Shimmering Stars

September 16th: the basement of the Waldorf Hotel is packed for the release of Shimmering Stars’ debut album, Violent Hearts. The faux-tiki decor of the venue, like the band’s early pop-inspired tunes, appears to have come from a different time. A bartender who strikingly resembles Buddy Holly takes my order. Drink in hand, I dance the night away. Eight days earlier, I met with the band’s frontman Rory McClure for a drink at the Railway Club. Arriving for our meeting after class on UBC’s campus – where he’s a newly enrolled student – he takes a hard look at what’s on tap before having a seat and ordering a beer. Putting down his bag, he casually mentions, “I don’t have a place to live right now,” and then says something about a rat infestation. Despite having recently returned from a European tour, being in the midst of “trying to find a new place to live, figuring out student loan shit, starting new courses” and prepping for the impending release of Violent Hearts, he doesn’t seem too stressed. …

Save the Red Gate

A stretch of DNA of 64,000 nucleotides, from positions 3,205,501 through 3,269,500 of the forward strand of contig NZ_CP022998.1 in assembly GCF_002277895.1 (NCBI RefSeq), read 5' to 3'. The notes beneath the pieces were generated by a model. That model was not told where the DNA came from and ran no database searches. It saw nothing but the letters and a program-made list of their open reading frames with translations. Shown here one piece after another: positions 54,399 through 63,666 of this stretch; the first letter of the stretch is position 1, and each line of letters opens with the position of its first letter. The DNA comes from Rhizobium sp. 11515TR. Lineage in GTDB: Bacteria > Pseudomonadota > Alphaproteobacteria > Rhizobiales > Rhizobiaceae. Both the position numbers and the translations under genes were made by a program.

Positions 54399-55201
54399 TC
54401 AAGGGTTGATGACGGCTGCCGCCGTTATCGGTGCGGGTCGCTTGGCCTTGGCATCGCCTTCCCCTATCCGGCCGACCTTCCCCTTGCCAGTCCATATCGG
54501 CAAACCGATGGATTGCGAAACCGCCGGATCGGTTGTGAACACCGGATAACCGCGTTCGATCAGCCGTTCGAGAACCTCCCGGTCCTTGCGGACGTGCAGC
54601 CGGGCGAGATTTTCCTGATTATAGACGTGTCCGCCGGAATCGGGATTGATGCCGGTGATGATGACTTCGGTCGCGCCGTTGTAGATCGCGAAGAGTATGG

It’s the same familiar story, only this time the venue at stake is 152-156 West Hastings Street, the multi-purpose art center known as the Red Gate. If you’ve never noticed it, it’s probably because it’s not the regular type of underground cultural space that the City of Vancouver typically shuts down for the fun that goes on behind closed doors. The Red Gate is a legitimate space for artists, musicians, photographers and filmmakers to create and display art. What’s more, for the past seven years, the 15,000 square foot space has been a 100 per cent self-funded and self-organized cultural facility dedicated to fostering the boundary-pushing creativity for which the DTES is historically known. In spite of all this, without warning, on May 24, 2011, the City of Vancouver’s Building Inspector Branch issued the Red Gate a 30-day Order to Vacate notice, citing “serious life and safety concerns.” The city, however, took no initiative to inform the Red Gate of their apparent concerns, nor did they provide them any time or instruction on how to …